On 12 April 1913 the Fabians Beatrice and Sidney Webb founded the New Statesman as a weekly review of politics and literature – two topics that reflected their vision of a better world. The Webbs and friends such as George Bernard Shaw and HG Wells had hopes for the magazine, though not necessarily high ones: “If I were forced to wager,” Beatrice wrote in her diary, “I should not back our success.” She was to prove herself wrong: the magazine has not only endured for more than a century but attracted many of the greatest writers and thinkers of the age as contributors.
A selection of some of the standout pieces from the magazine’s history has now been published as Statesmanship: The Best of the New Statesman (Weidenfeld and Nicolson). The book encapsulates the magazine’s position as a keen if sceptical interrogator of current affairs, culture and the shifting concerns of a tumultuous age. Among those writers it contains who have aired their own unique perspective on the state of the world are George Orwell, DH Lawrence, EM Forster, Bertrand Russell, JB Priestley and Graham Greene while more recent contributors include Martin Amis, Richard Dawkins, Sally Rooney, Ian McEwan and John Gray.
The New Statesman’s interpretation of the Webbs’ “politics and literature” brief has always been broad and Statesmanship includes original short stories, poems, interviews and personal reflections alongside comment on major events such as suffragism, the rise of Hitler, the Cold War, Irish nationalism, and the nuclear threat. Indeed the magazine and its writers have often been at the forefront of shifting events: in, for example, 1934 HG Wells travelled to Moscow to interview Joseph Stalin – the resulting deferential piece provoked the ire of John Maynard among others; JB Priestley’s 1957 essay on the nuclear bomb led to the creation of the Campaign for Nuclear Disarmament; while the same year Bertrand Russell enticed Nikita Khrushchev and President Eisenhower’s Secretary of State John Foster Dulles to engage in Cold War diplomacy on the pages of the magazine. Meanwhile the idea, now cliché, of the “two cultures” was born in the New Statesman in a piece by CP Snow in 1956.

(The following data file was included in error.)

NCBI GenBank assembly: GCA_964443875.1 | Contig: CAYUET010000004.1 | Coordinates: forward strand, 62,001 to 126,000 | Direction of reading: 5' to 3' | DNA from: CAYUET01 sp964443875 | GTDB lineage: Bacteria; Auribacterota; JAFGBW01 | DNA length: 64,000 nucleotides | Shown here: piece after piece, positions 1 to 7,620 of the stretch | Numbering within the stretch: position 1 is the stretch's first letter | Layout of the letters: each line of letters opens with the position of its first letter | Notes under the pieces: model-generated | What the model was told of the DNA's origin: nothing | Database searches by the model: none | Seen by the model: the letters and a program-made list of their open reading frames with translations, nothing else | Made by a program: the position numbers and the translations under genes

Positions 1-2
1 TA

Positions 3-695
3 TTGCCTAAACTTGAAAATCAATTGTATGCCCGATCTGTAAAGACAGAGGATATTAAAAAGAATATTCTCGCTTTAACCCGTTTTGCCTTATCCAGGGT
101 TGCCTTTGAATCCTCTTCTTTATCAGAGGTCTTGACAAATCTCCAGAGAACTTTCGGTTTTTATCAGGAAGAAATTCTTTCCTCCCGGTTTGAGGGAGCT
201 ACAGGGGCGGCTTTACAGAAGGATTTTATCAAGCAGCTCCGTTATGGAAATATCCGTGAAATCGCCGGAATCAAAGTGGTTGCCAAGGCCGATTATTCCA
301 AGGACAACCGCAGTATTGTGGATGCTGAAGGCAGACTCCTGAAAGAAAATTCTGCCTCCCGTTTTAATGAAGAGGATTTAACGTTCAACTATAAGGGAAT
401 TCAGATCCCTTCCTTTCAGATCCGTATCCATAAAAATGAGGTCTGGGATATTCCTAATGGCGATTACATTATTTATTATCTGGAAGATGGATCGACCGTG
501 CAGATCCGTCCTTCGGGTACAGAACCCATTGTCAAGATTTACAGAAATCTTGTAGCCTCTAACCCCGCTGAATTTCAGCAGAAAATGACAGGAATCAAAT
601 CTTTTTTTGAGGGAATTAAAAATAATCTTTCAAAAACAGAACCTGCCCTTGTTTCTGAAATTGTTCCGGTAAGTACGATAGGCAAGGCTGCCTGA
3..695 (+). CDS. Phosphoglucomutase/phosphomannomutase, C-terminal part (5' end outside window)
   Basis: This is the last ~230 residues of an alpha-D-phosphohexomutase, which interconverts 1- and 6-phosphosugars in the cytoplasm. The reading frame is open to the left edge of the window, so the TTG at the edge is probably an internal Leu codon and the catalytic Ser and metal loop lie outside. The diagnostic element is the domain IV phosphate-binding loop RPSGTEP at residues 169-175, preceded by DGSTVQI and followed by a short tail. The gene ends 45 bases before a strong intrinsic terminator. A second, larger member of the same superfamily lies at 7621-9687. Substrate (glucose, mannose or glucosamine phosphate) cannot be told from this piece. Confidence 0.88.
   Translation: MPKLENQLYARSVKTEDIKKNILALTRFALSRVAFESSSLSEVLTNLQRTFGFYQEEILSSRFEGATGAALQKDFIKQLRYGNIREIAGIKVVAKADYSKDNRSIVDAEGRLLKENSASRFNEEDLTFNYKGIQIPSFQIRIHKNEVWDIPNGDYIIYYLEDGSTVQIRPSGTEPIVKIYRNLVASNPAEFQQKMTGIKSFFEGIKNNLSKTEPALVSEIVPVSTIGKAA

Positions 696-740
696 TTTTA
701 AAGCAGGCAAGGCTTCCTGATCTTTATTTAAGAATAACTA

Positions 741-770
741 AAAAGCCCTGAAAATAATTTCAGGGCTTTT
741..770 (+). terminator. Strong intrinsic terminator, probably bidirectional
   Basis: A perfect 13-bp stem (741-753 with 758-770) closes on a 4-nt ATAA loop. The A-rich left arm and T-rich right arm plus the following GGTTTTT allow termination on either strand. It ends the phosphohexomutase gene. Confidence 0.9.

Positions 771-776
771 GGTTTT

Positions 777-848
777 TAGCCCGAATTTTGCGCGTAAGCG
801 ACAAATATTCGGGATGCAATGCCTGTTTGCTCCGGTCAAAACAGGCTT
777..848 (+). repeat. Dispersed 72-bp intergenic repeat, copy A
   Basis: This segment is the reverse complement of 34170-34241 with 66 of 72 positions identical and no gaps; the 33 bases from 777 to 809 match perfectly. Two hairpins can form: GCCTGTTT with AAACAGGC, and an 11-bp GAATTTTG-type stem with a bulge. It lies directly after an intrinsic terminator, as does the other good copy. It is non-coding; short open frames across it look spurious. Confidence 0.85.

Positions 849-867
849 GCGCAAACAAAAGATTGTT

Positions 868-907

In their own way Edward Thomas’s 1917 poem “Adlestrop”, WB Yeats’s “Easter, 1916” of 1920, and a stricken Clive James’s “Driftwood Houses” of 2014 – all first published in the New Statesman – are also eye-witness accounts from the front line, either historical or personal.
Not all the pieces in Statesmanship, however, show prescience. Paul Johnson, a former editor of the magazine, proved himself no popular music sage in an entertainingly ill-judged dismissal of the Beatles in 1963 (“The Menace of Beatlism”) while Martin Amis, who worked on the magazine’s books pages, mocked David Bowie in 1973 as nothing more than “a mild fad”. Nevertheless, deeper, enduring truths about the human condition have always had a place in the magazine’s pages and find eloquent expression in, for example, Christopher Hitchens’s last interview, conducted with Richard Dawkins in 2011, or in our current political editor Stephen Bush’s chance meeting on a Tube train with the father he had never met.
The more than 60 pieces collected in Statesmanship show something of what the magazine (and now also a vibrant website) has been, and continues to be, about.
Statesmanship is published by Weidenfeld & Nicolson, £20